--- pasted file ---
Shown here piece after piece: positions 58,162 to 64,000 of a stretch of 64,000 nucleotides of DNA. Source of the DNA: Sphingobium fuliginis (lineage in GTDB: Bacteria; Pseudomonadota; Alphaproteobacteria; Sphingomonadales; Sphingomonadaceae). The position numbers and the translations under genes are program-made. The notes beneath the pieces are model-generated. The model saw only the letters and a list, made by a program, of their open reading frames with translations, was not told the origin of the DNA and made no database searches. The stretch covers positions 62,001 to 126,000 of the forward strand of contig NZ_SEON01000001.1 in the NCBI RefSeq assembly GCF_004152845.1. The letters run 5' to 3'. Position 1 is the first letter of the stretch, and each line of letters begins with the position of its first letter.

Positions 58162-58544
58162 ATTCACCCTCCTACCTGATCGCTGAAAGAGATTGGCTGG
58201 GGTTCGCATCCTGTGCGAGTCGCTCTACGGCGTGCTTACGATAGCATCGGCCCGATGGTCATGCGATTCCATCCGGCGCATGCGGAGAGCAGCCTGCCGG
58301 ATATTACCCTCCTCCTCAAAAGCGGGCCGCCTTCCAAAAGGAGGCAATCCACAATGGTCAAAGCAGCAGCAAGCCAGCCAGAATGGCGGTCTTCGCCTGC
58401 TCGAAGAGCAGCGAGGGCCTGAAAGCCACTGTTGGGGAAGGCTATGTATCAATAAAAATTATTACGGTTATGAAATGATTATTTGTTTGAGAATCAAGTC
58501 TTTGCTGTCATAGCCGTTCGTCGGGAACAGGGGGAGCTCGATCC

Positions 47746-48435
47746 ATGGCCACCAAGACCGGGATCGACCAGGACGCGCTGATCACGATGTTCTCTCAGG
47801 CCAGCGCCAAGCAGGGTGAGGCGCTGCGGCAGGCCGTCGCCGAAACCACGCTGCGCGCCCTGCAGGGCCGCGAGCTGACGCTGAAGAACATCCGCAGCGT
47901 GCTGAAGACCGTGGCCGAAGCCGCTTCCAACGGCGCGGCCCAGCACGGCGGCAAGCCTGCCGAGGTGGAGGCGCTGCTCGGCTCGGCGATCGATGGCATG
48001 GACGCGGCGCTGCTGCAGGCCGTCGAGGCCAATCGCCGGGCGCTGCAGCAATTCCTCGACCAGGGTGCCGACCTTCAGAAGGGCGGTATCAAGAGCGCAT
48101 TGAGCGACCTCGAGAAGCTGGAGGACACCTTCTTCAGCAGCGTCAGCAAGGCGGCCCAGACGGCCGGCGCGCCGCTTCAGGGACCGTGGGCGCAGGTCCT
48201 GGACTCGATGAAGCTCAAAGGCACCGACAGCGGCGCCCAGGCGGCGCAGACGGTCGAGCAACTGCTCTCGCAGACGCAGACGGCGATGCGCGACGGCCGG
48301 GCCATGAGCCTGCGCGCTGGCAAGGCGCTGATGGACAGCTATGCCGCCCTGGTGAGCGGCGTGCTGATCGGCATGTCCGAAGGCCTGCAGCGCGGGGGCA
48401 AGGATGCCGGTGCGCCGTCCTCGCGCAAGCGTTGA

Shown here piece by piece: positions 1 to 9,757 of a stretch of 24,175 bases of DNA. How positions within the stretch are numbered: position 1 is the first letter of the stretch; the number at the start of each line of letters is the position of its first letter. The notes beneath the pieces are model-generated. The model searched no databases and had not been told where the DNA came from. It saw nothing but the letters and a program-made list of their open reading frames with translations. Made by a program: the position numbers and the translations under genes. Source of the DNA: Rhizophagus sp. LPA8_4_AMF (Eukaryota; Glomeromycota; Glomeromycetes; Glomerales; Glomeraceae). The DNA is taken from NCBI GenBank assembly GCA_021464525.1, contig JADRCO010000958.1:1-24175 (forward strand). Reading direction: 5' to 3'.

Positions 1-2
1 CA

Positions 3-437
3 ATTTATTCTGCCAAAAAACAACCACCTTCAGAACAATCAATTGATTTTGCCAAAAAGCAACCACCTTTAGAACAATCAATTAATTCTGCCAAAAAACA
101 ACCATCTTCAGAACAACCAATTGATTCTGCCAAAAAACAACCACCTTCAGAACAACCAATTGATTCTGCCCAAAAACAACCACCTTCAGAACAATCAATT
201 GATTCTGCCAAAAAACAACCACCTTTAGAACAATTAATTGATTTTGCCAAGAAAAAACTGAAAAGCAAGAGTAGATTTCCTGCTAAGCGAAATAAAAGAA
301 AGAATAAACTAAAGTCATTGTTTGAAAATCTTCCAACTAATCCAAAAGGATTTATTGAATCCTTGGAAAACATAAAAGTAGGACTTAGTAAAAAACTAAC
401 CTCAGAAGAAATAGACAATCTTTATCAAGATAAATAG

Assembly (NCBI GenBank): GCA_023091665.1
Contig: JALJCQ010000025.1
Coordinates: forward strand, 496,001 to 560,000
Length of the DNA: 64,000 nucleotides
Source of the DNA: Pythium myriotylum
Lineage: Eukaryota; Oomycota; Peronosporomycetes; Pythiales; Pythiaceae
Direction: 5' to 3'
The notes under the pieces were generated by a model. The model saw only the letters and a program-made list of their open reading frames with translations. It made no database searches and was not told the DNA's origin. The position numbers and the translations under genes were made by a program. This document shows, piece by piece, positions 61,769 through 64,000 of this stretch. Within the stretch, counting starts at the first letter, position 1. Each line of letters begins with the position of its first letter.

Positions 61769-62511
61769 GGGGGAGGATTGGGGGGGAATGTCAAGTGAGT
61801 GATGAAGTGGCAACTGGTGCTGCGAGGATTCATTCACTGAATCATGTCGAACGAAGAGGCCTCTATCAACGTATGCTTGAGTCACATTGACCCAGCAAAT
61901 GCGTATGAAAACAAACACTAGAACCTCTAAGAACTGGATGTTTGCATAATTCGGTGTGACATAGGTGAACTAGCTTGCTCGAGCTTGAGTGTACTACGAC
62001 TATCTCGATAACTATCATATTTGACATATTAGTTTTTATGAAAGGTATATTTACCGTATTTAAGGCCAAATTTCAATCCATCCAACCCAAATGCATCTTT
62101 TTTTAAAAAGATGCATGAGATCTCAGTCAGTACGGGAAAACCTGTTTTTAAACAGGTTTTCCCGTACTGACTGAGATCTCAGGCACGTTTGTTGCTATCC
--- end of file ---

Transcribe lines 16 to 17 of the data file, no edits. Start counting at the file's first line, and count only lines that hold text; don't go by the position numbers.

48401 AGGATGCCGGTGCGCCGTCCTCGCGCAAGCGTTGA

Shown here piece by piece: positions 1 to 9,757 of a stretch of 24,175 bases of DNA. How positions within the stretch are numbered: position 1 is the first letter of the stretch; the number at the start of each line of letters is the position of its first letter. The notes beneath the pieces are model-generated. The model searched no databases and had not been told where the DNA came from. It saw nothing but the letters and a program-made list of their open reading frames with translations. Made by a program: the position numbers and the translations under genes. Source of the DNA: Rhizophagus sp. LPA8_4_AMF (Eukaryota; Glomeromycota; Glomeromycetes; Glomerales; Glomeraceae). The DNA is taken from NCBI GenBank assembly GCA_021464525.1, contig JADRCO010000958.1:1-24175 (forward strand). Reading direction: 5' to 3'.